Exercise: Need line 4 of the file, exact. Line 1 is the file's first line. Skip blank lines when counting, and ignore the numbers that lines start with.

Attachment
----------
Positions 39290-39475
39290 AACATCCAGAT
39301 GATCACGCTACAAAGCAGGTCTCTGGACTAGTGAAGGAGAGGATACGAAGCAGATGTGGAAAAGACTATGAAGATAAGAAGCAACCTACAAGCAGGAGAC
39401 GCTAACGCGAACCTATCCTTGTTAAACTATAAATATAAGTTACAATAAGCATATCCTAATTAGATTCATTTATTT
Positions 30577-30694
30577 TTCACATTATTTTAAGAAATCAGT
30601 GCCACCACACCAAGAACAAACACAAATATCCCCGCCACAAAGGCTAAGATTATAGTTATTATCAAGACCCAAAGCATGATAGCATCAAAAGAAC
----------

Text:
39401 GCTAACGCGAACCTATCCTTGTTAAACTATAAATATAAGTTACAATAAGCATATCCTAATTAGATTCATTTATTT